In favour of Catholic relief: 1815, 1816, 1817.
Voted against suspension of civil liberties in 1817 and 1818; for Burdett's motion in favour of parliamentary reform, 20 May 1817.
On 3 Feb. 1818, admitted to the Whig sanctuary of Brooks's Club.
Attended meetings of West India planters and merchants committee in London between 1822 and 1824.
1830: nominated as candidate of the West India Whig interest at Bristol “and was returned in second place, ahead of an anti-slavery Whig and a radical, after a tumultuous contest in which he declared his support for the ‘ultimate extinction’ of slavery, retrenchment, reductions in the assessed taxes, repeal of the corn laws and abolition of the East India Company’s monopoly of the China trade.” (Fisher)
On slavery, abolition and sugar
Supported Bristol anti-slavery petition, 20 Dec. 1830, maintaining that once the principle of compensation had been ‘fairly admitted’ he would ‘as a West India proprietor … be most happy to give my cordial concurrence to every measure that can promote the emancipation of the slaves and further the wishes of the people of this country’.
Presented petitions from Bristol political union for repeal of the corn laws and the chamber of commerce for repeal of the excise duty on calicoes and reduction of the sugar duties, 14 Mar. 1831.
Presented petition from Bristol West India interest against renewal of the Sugar Refinery Act, 18 Aug., 1831
On Parliamentary Reform
Attended meeting, Bristol, 21 Jan. 1831: would not support the ballot but in favour of moderate reform
Feb-March 1831: approved disfranchisement of rotten boroughs and transfer of seats to ‘opulent and new communities’; but against the ‘monstrous’ plan to disfranchise freemen and the increase in the county representation, which would give ‘the landed interest a complete preponderance over every other’.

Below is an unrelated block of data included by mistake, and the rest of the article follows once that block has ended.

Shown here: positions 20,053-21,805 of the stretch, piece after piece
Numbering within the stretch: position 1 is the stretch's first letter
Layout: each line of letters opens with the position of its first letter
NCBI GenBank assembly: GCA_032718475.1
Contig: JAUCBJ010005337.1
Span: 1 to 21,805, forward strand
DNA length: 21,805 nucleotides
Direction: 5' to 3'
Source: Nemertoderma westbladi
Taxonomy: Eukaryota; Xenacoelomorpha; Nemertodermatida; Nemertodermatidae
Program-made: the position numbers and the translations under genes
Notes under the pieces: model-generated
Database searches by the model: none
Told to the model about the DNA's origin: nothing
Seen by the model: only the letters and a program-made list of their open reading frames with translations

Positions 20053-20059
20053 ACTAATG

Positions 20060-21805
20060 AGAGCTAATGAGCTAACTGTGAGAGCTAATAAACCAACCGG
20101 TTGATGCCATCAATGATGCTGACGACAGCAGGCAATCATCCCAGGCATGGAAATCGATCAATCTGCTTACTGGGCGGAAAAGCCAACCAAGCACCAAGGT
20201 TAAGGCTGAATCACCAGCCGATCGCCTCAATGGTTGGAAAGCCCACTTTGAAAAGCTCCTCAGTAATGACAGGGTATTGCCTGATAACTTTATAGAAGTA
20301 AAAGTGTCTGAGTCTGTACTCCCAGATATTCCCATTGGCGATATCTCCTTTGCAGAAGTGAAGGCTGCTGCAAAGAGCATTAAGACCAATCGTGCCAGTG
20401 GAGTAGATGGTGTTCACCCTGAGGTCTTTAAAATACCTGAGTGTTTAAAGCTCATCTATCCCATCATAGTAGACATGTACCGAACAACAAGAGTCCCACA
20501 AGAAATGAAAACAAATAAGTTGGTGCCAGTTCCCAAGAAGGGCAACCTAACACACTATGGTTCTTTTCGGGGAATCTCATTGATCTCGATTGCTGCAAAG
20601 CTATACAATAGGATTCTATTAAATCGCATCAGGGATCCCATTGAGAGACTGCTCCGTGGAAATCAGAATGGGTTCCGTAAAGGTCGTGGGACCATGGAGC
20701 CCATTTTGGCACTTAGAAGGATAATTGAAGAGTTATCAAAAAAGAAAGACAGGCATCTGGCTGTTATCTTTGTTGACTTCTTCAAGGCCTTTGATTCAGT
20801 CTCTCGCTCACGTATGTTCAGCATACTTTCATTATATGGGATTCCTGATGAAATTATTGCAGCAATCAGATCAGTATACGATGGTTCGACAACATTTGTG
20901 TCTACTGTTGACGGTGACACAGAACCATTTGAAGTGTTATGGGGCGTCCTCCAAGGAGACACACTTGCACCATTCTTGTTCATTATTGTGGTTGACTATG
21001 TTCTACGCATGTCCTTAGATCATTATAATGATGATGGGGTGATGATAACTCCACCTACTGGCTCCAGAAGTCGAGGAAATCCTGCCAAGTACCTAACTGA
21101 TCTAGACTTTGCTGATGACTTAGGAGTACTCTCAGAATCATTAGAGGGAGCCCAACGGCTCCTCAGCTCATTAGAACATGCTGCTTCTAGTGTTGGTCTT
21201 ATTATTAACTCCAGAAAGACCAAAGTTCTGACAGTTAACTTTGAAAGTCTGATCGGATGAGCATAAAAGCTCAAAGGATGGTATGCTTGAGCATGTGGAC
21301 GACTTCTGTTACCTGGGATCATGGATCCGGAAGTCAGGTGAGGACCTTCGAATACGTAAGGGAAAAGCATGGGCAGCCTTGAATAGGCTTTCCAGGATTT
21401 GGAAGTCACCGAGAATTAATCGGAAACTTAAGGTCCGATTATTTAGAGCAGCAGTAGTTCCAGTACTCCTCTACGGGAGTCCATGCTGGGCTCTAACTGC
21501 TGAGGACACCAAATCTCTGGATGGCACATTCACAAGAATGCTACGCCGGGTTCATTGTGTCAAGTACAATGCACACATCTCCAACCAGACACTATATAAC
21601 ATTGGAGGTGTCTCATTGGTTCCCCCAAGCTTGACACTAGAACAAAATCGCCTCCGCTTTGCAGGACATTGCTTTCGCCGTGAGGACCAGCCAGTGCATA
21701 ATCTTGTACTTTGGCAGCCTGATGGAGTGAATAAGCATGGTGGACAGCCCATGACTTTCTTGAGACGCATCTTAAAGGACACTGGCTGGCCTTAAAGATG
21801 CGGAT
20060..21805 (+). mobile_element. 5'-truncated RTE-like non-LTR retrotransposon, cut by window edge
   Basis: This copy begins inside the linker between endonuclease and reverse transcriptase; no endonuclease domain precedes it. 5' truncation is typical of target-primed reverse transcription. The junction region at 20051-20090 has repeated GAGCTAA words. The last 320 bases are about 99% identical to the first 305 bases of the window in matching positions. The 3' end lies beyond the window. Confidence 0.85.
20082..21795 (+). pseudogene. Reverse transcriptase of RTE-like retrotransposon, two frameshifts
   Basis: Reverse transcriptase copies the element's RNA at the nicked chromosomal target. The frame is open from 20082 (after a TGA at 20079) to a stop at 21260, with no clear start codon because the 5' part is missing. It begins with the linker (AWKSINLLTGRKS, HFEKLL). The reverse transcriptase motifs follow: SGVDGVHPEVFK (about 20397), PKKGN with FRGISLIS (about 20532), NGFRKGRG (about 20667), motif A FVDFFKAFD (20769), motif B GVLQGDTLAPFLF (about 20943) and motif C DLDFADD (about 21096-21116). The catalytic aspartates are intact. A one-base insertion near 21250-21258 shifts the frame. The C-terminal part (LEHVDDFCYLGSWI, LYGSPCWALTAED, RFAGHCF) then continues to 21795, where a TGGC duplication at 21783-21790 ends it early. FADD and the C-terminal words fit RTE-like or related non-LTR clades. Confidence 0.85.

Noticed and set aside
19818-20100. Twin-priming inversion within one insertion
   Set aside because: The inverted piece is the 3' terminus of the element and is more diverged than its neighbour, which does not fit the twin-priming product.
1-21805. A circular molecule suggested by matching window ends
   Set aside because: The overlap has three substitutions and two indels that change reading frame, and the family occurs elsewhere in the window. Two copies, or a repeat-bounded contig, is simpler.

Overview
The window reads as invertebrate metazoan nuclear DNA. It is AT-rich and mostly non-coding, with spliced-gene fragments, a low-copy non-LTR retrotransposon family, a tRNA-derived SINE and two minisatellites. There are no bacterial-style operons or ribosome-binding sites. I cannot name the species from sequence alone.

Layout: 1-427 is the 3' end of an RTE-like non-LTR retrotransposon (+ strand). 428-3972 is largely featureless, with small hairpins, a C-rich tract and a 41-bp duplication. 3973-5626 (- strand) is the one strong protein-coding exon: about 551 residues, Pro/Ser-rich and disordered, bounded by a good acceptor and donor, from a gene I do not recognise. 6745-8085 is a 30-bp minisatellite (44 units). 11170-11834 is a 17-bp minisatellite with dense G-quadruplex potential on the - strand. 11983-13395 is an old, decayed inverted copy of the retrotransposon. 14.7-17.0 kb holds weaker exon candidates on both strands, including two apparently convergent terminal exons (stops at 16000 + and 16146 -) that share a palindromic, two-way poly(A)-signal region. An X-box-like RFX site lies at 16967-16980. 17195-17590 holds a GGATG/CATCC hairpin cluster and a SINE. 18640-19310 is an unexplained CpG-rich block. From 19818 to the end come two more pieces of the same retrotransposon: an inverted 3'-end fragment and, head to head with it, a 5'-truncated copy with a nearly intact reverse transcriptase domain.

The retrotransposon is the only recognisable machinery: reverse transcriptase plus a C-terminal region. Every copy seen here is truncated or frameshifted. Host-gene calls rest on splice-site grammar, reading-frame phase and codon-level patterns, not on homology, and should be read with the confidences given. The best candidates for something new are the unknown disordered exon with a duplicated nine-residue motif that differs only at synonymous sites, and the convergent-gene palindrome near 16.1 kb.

May 1831 general election: returned unopposed for Bristol
1832: general election: returned for Bristol in second place, behind a Conservative but ahead of two advanced Liberals. Sat as advocate of ‘Whig principles’ until his defeat in 1835.
R. G. Thorne (ed.), The House of Commons, 1790-1820 (5 vols., London, Secker & Warburg for the History of Parliament Trust, 1986), vol. 3; D. R. Fisher (ed.), The House of Commons 1820-1832 (7 vols., Cambridge, Cambridge University Press for the History of Parliament Trust, 2009), vol. 4
Elections / Constituences
1813 - 1818
1830 - 1835
Slavery in the West Indies House of Commons 20/12/1830
Spoke in support of petition for abolition of slavery presented by Richard Davis, also a Bristol MP:
' . . . the principle of compensation should be admitted in justice to the West-India proprietors. Representing the city of Bristol, whose inhabitants were deeply interested in this question, he thought it his duty to give his most cordial support to the hon. and learned member for Weymouth [Mr Davis], and every other hon. Member who should assist in carrying into effect what he believed to be the wish of the people of this country generally, and the expressed wish of the House — the abolition of negro slavery. The principle of compensation being once fairly admitted, he should, as a West-India proprietor, and as a member for Bristol, be most happy to give his cordial support to every measure that could promote the emancipation of the slaves, and further the wishes of the people. And in case that the period at which the abolition of slavery might take place should be more distant than some hon. Members expected, he should be happy to give his most cordial support to any measure which might tend to advance the period at which so desirable an object could be obtained. He was as anxious to attain that object as any of the hon. Gentlemen who were the warmest advocates for the complete abolition. He was a Member of the House fifteen years before, when the Slave Registry Act was passed, he had given his support to that measure, and had always been happy in reflecting; that he did so.'